Adventures in Ice Biking

Sticking to Unstickable Glare
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This is all Dave King's fault. Dave is the founder of the Mount Snow Mountain Bike Center, the nation's first mountain-bike school, and a pioneer ice cyclist. He's the most passionate cyclist I have ever met. He's also a friend of mine, which is how I let him talk me into my virgin ice ride. Dave lives for weather like this, such is his fanaticism for ice that friends have nicknamed him Klondike, after the frigid region of Canada's Yukon Territory. "There are a lot of people who have no idea what my real name is," he says. "People look me up in the phone book under 'K'." Klondike is an Abominable Snowman-size cyclist: 13EEE shoes; 215 pounds on his six-foot frame, half of it, seemingly, on his muscle-corded thighs. "Ice," he says, "is an untapped and unappreciated resource."

Dave has been doing this since 1987, when there were maybe a dozen ice cyclists in the nation. Now there are several thousand, with clusters of riders in northern New England and central Colorado and western Montana. There's even a handful of organized ice races, an official club—the Alpine Snow Bike Association, based in Denver—and several studded-tire manufacturers. But the majority of dedicated ice-cyclists, I've noticed, tend to be shy creatures, avoiding any club that would have them as a member and scrupulously constructing their own studded tires by hand. They tend to ride in small groups, on logging roads and mountain paths and alpine lakes, on days when all but the irrational remain inside.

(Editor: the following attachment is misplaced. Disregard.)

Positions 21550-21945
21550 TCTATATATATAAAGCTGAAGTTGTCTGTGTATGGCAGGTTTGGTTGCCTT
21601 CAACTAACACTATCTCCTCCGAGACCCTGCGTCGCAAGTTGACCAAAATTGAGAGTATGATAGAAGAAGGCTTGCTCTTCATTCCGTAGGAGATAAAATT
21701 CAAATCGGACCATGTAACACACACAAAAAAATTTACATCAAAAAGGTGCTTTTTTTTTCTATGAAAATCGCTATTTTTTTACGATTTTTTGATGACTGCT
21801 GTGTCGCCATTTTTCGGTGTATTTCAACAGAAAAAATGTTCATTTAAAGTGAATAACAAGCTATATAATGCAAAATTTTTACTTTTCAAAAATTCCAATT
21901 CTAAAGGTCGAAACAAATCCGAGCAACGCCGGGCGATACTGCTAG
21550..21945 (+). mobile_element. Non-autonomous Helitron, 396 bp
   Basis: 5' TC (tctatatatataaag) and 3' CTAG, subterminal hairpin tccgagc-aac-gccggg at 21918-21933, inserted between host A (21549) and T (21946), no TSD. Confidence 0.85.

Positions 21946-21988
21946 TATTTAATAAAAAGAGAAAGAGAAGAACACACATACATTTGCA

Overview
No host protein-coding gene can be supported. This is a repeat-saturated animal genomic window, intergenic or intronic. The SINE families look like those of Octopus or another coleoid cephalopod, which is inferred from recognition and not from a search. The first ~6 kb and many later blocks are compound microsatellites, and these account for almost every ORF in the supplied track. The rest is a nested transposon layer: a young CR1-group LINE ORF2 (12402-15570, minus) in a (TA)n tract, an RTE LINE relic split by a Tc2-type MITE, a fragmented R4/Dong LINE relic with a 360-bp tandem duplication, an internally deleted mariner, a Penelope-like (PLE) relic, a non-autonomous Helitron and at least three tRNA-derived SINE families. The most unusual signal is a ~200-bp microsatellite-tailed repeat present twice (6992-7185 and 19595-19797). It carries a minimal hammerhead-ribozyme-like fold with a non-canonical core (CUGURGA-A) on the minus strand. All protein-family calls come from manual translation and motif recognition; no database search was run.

It's like that today, me and Dave and Rattlesnake Mountain. We're an hour into our ride, not far from the top, on the most precipitous stretch of trail. I'm no longer cold. In fact, I'm sweating as if it's August. Dave's leading the way. His tires grip solidly on the ice, each rotation producing a ripping sound like that of Velcro strips being pulled apart. The feat seems impossible, an illusion of sorts, as if someone were strolling casually across the ceiling. But I'm doing it too. I'm bicycling on a trail that looks like a luge run, and the traction feels better than on dirt. I'm seemingly defying several fundamental laws of physics. I'm gritting my teeth and forcing my crank shafts around and sticking to unstickable glare ice.

And then, just like that, I'm not. My tumble starts so innocuously, it's almost a joke. No drama, no cataclysmic event, no sensational endo. Nothing like that. As we're pushing up the pitch I get a little tired and then a little more tired and then so tired my legs feel like there're about two dozen cattle prods zapping against them. I begin to lose momentum. So I simply put my foot down.

Something happens to the world. One instant the scenery is plodding past in slow motion; the next it's in fast forward. Or rather, fast reverse. I'm not moving uphill anymore—I'm going down. Fast. On my back. The trees are no longer trees; they're green bands of blur. The clouds have become contrails. I'm a human hockey puck, spinning and sliding down Rattlesnake Mountain.


Published: 28 Apr 2002 | Last Updated: 15 Sep 2010
Details mentioned in this article were accurate at the time of publication
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